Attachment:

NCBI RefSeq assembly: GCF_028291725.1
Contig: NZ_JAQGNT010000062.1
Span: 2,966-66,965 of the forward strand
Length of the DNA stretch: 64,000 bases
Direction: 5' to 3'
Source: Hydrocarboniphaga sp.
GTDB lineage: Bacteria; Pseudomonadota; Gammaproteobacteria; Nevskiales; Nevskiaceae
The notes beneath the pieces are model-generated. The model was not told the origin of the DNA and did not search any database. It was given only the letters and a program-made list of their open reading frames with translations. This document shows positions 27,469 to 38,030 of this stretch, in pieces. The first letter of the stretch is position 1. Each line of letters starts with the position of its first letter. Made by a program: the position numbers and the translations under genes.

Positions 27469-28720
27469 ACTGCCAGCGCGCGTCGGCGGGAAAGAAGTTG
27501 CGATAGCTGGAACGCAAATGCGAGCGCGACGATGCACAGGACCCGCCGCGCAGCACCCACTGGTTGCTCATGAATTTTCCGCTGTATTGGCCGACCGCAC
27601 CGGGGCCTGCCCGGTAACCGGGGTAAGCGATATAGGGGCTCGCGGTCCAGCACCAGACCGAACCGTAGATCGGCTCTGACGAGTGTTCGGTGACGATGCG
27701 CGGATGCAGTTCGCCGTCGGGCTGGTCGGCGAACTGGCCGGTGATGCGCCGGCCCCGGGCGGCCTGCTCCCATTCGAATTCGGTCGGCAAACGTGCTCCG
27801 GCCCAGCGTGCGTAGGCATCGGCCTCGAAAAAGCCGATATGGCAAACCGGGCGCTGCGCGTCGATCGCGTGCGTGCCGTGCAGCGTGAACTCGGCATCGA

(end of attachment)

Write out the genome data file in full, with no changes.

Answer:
NCBI RefSeq assembly: GCF_028291725.1
Contig: NZ_JAQGNT010000062.1
Span: 2,966-66,965 of the forward strand
Length of the DNA stretch: 64,000 bases
Direction: 5' to 3'
Source: Hydrocarboniphaga sp.
GTDB lineage: Bacteria; Pseudomonadota; Gammaproteobacteria; Nevskiales; Nevskiaceae
The notes beneath the pieces are model-generated. The model was not told the origin of the DNA and did not search any database. It was given only the letters and a program-made list of their open reading frames with translations. This document shows positions 27,469 to 38,030 of this stretch, in pieces. The first letter of the stretch is position 1. Each line of letters starts with the position of its first letter. Made by a program: the position numbers and the translations under genes.

Positions 27469-28720
27469 ACTGCCAGCGCGCGTCGGCGGGAAAGAAGTTG
27501 CGATAGCTGGAACGCAAATGCGAGCGCGACGATGCACAGGACCCGCCGCGCAGCACCCACTGGTTGCTCATGAATTTTCCGCTGTATTGGCCGACCGCAC
27601 CGGGGCCTGCCCGGTAACCGGGGTAAGCGATATAGGGGCTCGCGGTCCAGCACCAGACCGAACCGTAGATCGGCTCTGACGAGTGTTCGGTGACGATGCG
27701 CGGATGCAGTTCGCCGTCGGGCTGGTCGGCGAACTGGCCGGTGATGCGCCGGCCCCGGGCGGCCTGCTCCCATTCGAATTCGGTCGGCAAACGTGCTCCG
27801 GCCCAGCGTGCGTAGGCATCGGCCTCGAAAAAGCCGATATGGCAAACCGGGCGCTGCGCGTCGATCGCGTGCGTGCCGTGCAGCGTGAACTCGGCATCGA